Ultrasonic control of marine fouling
Yeo, Aziel Jie Kai
Date of Issue2017
School of Mechanical and Aerospace Engineering
Biofouling is the natural attachment of organisms to a surface submerged in water, accumulating over time to form heavy and gregarious layers of coating. This poses as a major problem to the maritime industry, especially in the field of marine transportation. Accumulations of marine biofouling layers on the hulls of ships result in increased drag, significantly impacting the speed, fuel efficiency, range and manoeuvrability of marine vessels. The US Navy estimates the cost of fuel wastage due to marine biofouling to be $1.2 million per ship per year. Anti-fouling techniques to prevent the attachment or accumulation of fouling organisms, have been widely adopted to reduce the costs associated with biofouling. The most common of which are anti-fouling coatings that release biocides into the water. However, these biocides are not solely toxic to biofouling organisms, but are likewise harmful to larger marine organisms and to the environment in general. There has hence been a pressing need for more environmentally friendly anti-fouling solutions to be developed. In this project, the application of ultrasonic guided waves vibrating at 100 kHz in the shear horizontal mode was evaluated for effectiveness as a technique for marine fouling control. The degree of fouling on steel bars treated with the ultrasonic guided waves (treated bars) were compared against untreated control bars in 2 separate series of experiments. In the laboratory experiments, the bars were immersed in liquid cultures of Pseudomonas aeruginosa bacteria, whereas in the marine field experiments, the bars were submerged into the sea. The laboratory experiments yielded positive results in which the treated bars consistently exhibited lower levels of bacterial micro-fouling as compared to control bars. While the marine field experiments are still ongoing, promising results have already been observed, in which the treated bars 4 exhibited lower levels of marine biofouling than control bars. Both series of experiments hence support the hypothesis that ultrasonic guided waves vibrating in the shear horizontal mode is an effective application of ultrasound to achieve protection from marine biofouling. These experiments are early stages in the process of developing an environmentally-friendly and energy-efficient ultrasonic anti-fouling system utilizing shear horizontal guided waves.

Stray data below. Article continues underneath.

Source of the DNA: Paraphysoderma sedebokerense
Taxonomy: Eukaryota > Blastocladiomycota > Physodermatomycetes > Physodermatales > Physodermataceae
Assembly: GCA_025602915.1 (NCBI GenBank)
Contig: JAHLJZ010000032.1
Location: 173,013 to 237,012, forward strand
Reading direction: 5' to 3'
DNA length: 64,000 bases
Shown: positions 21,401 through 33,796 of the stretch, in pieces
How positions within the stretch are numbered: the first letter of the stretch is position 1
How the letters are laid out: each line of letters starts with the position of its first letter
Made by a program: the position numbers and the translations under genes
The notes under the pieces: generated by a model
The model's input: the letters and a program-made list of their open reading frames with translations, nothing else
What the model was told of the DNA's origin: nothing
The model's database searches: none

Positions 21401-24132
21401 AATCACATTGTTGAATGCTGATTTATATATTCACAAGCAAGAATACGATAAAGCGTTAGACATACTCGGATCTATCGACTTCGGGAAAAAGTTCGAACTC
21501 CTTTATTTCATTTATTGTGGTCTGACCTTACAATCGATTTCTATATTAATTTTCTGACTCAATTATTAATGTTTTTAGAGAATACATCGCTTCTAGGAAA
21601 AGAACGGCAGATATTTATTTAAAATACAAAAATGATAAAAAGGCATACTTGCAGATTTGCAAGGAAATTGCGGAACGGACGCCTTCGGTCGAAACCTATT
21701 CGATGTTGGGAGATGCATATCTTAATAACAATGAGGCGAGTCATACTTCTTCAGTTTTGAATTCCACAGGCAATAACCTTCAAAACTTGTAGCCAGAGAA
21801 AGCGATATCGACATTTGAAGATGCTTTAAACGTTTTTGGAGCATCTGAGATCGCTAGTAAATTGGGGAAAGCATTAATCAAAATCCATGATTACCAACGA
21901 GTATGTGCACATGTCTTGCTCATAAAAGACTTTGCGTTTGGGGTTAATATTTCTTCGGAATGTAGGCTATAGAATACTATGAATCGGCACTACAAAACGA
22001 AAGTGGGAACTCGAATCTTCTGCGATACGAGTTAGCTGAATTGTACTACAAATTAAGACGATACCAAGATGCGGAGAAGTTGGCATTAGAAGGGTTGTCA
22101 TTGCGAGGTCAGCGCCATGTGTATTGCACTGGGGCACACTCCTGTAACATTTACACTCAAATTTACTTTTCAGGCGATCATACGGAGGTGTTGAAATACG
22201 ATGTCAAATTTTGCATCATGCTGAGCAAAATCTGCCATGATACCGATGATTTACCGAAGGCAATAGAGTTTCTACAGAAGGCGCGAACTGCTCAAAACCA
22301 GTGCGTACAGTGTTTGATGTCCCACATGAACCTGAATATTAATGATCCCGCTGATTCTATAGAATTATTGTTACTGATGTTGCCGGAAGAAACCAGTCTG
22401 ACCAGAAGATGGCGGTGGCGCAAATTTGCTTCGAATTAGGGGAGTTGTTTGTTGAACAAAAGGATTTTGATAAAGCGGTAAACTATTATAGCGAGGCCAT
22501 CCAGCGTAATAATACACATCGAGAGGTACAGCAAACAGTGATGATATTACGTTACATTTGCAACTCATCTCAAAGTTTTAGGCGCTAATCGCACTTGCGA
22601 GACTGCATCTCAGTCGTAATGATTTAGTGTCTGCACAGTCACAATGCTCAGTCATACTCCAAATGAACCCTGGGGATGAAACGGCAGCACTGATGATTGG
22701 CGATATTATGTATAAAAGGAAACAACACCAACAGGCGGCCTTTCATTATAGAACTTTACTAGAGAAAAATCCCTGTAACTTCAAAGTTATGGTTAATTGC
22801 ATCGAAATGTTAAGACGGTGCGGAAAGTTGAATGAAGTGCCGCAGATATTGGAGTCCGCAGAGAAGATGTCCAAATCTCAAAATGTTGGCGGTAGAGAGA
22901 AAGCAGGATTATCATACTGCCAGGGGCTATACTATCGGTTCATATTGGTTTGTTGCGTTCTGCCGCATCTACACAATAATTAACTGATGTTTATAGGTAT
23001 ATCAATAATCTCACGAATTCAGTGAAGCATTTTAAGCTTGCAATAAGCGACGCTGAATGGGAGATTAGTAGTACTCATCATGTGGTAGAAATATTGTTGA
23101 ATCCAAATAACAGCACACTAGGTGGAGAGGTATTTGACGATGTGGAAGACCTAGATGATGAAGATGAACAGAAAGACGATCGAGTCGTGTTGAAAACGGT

Final Year Project (FYP)
Nanyang Technological University